Twin Studies Reveal Higher Risk Of Cancer Among Siblings

A new study on more than 200,000 fraternal and identical twins from Nordic countries have revealed that if one twin gets cancer, the other is at higher risk of getting it too. However, the study also says that it does not mean that if one twin gets ill, the other will also get the same type of cancer or any kind of cancer. The report published in the Journal of the American Medical Association (JAMA) says that the increased cancer risk is only 14% higher in identical twins of the same sex and 5% more in fraternal twins of which either one is diagnosed with any form of cancer.

Study analyzes familial cancer risk

The study reflects upon the role played by key factors such as environment and genetic and the way they can contribute to development of a particular disease thereby indicating that history of illness in the family increases a risk of cancer for everyone. The study analyzed the familial risk for a person with cancer whose sibling has developed the same illness. Apart from that, the study also explored the heritability cancer data causing variation in the communities across the world due to different genetic makeup leading to increased cancer risk.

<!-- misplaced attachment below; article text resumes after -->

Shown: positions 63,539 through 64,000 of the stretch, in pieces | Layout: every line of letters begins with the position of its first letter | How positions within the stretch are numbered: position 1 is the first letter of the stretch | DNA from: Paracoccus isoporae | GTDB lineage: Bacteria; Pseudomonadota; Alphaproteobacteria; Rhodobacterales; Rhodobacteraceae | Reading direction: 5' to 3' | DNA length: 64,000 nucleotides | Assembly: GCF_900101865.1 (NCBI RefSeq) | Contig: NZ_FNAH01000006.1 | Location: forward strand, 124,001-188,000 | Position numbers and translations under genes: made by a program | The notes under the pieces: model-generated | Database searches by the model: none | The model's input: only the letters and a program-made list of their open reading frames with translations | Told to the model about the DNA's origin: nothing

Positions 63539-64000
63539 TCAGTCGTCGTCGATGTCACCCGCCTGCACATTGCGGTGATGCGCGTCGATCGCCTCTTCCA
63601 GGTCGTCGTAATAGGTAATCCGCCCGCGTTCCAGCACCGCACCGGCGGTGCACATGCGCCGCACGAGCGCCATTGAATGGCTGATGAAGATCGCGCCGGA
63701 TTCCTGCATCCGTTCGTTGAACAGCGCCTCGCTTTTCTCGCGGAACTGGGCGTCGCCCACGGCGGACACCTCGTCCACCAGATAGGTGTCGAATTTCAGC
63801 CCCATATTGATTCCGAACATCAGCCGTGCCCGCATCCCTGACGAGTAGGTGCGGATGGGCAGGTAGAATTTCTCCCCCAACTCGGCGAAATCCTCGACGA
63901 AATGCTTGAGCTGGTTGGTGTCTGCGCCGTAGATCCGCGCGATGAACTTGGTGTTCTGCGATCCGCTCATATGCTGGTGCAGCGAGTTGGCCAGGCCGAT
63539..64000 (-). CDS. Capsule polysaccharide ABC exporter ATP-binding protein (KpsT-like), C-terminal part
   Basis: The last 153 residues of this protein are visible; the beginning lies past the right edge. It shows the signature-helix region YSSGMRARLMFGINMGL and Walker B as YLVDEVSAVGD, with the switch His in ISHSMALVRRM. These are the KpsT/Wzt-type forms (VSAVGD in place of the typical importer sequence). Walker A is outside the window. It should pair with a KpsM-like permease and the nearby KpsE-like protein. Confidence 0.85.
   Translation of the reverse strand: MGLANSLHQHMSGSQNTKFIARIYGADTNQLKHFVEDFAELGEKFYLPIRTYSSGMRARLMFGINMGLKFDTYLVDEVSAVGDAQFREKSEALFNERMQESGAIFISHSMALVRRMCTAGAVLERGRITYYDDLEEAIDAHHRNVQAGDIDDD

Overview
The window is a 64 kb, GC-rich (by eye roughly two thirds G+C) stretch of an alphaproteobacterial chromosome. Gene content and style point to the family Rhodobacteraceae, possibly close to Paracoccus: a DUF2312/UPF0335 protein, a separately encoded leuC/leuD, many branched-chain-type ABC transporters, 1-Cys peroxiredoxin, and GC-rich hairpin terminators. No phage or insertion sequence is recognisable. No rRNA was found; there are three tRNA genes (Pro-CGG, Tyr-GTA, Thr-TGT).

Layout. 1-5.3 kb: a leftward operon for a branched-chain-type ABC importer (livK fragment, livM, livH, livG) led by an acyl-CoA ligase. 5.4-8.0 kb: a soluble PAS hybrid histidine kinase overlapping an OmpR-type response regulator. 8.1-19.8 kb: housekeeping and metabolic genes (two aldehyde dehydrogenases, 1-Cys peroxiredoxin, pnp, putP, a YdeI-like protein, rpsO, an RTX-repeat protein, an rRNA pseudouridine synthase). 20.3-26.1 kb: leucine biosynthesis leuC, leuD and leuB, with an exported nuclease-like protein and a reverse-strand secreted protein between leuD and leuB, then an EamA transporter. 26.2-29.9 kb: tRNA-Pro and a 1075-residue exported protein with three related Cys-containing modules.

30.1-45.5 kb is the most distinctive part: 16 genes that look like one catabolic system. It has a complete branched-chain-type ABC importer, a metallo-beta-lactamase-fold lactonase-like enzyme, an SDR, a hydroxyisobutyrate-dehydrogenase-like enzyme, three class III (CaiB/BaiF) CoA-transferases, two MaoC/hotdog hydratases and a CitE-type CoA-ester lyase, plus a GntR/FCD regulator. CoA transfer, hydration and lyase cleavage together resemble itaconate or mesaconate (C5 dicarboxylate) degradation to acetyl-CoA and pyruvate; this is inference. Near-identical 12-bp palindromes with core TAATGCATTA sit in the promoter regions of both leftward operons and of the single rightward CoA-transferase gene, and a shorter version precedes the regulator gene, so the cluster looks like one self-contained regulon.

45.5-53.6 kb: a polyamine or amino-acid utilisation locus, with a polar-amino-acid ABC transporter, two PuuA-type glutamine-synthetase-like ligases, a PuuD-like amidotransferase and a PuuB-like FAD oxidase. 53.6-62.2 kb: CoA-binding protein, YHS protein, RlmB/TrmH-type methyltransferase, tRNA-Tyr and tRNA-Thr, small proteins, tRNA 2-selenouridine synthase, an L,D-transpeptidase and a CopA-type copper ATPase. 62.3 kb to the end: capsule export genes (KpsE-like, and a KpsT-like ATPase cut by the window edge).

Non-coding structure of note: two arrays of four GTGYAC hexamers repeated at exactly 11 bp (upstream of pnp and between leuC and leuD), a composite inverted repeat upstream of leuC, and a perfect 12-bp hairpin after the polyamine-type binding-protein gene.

The researchers made a comparison of the familial risk for cancer in identical as well as fraternal twins for calculating the heritability. They studied 20 out of 23 particular cancer types for analyzing the risk of cancer percentage in twins if one developed the disease and found it to be higher than average. The cancers that are on the high-risk list include skin (melanoma), prostate, ovary, and uterus and breast cancer.

Mucci and fellow researchers retrieved the data of 1943 and 2010 from the Nordic Twin Study of Cancer, analyzed it, and derived this conclusion. The data included a group of 80,309 identical twins and 123, 382 fraternal twins from Norway, Sweden, Finland and Denmark in the average group of 32. Twins that originate from the same ovum are identical with 100% similar genetics whereas fraternal twins are developed from two separate eggs and share around 50% of genetics says, Mucci.